Thursday, June 15, 2017

The Marian Character of Ad Orientem Worship: Guest Article by Zachary Thomas (Part 5)

In the fourth and fifth parts of this article, Zachary Thomas reflects on the ad orientem posture in Christian worship as an expression of the Virgin Mary’s role as a type of the Church. I have therefore given them a slightly different title from the first three parts, (“Marian character”, rather than “priestly character”), but they are nevertheless the continuation of the same article. To read the first four parts, click on the following links: part 1, part 2, part 3, part 4. Our thanks once again to Mr Thomas for sharing this series, which is now concluded, with NLM.

Recalling our previous discussions of the mediating role of the priest, I’d like to suggest that by embracing its proper ritual articulation as found in the old rites, we affirm a Marian, feminine aspect of the priesthood, one which the new rites often obscure in favor of an excessively masculine activism. In doing so, I am following the insights of David Schindler. (“Catholic theology, gender, and the future of Western civilization,” Communio 20 (1993), pp. 200-239.)

Earlier we argued that dynamic ad orientem worship actualizes the Church’s posture of dependency and receptivity as it goes up to the mountain of God, while the static versus populum posture and the insistence on distributing clerical roles to laity seems to validate only the active part of the priestly ministry. This semblance has often been carried to extremes, when priests (encouraged by the rite’s casual ritual language) take it upon themselves to improvise liturgy and intrude their own personalities.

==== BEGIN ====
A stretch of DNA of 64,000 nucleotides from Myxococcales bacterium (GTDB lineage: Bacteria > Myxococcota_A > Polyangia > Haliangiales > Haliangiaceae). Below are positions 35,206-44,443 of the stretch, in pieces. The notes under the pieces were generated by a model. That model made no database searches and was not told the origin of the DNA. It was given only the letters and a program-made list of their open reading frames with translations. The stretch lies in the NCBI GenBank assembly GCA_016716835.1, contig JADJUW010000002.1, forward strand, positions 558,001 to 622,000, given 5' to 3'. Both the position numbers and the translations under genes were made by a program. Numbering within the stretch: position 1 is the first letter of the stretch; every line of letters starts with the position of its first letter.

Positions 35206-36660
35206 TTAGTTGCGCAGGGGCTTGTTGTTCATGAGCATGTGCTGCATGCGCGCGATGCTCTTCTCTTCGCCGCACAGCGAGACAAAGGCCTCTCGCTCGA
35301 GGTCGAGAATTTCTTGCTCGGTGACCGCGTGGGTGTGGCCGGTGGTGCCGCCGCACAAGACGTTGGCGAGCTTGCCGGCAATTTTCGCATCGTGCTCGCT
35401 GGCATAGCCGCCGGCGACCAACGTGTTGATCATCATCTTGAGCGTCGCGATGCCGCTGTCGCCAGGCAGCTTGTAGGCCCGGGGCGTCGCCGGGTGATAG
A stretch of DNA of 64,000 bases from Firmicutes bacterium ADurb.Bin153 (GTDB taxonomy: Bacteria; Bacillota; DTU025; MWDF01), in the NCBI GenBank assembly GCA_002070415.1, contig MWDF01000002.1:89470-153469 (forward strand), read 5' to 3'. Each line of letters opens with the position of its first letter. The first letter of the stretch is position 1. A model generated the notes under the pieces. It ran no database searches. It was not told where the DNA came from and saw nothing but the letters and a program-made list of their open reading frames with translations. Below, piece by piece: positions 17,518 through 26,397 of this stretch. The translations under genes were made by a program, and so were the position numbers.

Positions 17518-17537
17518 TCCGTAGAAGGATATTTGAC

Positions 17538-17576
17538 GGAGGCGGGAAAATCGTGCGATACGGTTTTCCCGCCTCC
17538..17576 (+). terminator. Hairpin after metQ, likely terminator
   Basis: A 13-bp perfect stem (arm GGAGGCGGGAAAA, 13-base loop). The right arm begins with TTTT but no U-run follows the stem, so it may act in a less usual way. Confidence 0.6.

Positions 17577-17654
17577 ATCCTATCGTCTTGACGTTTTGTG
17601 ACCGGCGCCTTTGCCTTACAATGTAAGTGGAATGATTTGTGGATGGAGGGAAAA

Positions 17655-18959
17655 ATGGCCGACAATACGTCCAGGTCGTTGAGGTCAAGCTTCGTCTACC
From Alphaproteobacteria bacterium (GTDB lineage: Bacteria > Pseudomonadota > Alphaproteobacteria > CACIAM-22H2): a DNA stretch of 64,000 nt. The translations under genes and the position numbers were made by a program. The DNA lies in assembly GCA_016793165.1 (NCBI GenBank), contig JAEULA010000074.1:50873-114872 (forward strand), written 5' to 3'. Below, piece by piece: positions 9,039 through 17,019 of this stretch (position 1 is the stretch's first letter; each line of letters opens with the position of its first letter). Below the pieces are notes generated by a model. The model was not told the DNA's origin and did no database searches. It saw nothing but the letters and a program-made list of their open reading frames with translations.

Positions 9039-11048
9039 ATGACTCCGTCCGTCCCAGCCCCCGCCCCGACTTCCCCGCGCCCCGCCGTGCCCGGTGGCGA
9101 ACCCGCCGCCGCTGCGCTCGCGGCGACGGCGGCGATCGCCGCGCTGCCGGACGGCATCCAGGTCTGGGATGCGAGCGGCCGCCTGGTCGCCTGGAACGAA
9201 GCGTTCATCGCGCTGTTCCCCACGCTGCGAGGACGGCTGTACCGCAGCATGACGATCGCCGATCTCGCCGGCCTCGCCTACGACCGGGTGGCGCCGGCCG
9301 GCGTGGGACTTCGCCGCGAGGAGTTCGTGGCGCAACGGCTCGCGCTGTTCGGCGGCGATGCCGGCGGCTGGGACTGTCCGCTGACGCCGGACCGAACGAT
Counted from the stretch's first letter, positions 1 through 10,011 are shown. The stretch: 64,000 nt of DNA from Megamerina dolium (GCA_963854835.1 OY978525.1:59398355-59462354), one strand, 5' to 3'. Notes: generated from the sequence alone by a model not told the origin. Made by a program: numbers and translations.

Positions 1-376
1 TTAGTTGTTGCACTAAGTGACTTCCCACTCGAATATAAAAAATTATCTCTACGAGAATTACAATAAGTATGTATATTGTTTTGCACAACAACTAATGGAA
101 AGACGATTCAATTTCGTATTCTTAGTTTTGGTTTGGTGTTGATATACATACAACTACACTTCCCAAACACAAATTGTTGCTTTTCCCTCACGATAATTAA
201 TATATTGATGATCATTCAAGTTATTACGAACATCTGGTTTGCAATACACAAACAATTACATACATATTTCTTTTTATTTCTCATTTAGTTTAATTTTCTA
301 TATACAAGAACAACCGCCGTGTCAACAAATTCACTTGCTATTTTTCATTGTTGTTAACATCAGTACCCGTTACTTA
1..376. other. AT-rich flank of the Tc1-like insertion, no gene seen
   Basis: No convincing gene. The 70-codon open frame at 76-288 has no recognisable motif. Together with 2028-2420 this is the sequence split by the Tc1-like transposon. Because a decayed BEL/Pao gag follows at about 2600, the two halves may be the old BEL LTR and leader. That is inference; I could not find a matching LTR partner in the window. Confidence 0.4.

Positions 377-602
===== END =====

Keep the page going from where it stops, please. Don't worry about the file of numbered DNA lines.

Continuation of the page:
Simone Martini, the Annunciation, 1333
What does it mean to talk about the Marian character of the priesthood and of the Church? The Fathers have always identified Mary as a type of the Church, because her “fiat” sums up the Christian people’s fundamental disposition toward generously receiving the revelation offered in Christ. If there had been no Mary, there would be no Christ, and no Church. But Mary’s role is not just antecedent and preparatory, a necessary hurdle before the “work” of redemption goes on. Rather, her receptivity continues to be the foundation and paradigm for the Christian soul and for the Church’s own relationship to Christ the Priest. Even now, as “all of creation groans for redemption,” fallen humanity bears a Marian character in that it is struggling to give birth to Christ.

The Church appoints sacred ministers to perform the active, Christ-like functions, preaching, governing, sanctifying, etc. But we should take careful notice that these active functions always presuppose the continued receptivity of the whole Church: in Baptism, the priest is born out of the womb of the Church, and his active role is predicated on the Church’s serene and unending acceptance of his sacramental works. In the spiritual life, the greater the openness and receptivity to grace, the more God can give. Even Christian works, so necessary to salvation, are understood by St. Thomas to be preceded by a gift of grace, so that our actions are carried out by a principle that we receive.

Christ himself bears this stamp of duality:

“As representative of the Father’s initiative, the Son is masculine; as receptive in relation to the Father from all eternity, the Son is feminine; finally, the Son, in generating the receptive womb of Mary in order then, as it were, to receive back his own (masculine) priesthood, is thereby—that is, in the act of receiving back his own priesthood in and with Mary—feminine. It is this distinction between masculine and feminine in Christ which founds the distinction between the ordained and the common priesthood” (Schindler, 217).

We find these relations in Christ because their deepest source is the Trinity itself, where the persons each loves and receive from one another. These deep mysteries of Trinitarian life, which flow into Christ, and thence into the life of the Church and of every individual soul, ought to find their expression in her most solemn public rituals. And indeed, in traditional rites, they do. In the dynamic ad orientem posture, the priest turns constantly toward God: he is receiving from him, begging him to make the gifts fruitful with his spirit, and, like Mary, begging our Lord to help his people. Then, when he turns back to us to give the blessing, he stands in his Fatherly role, dispensing to the receptive, Marian Church.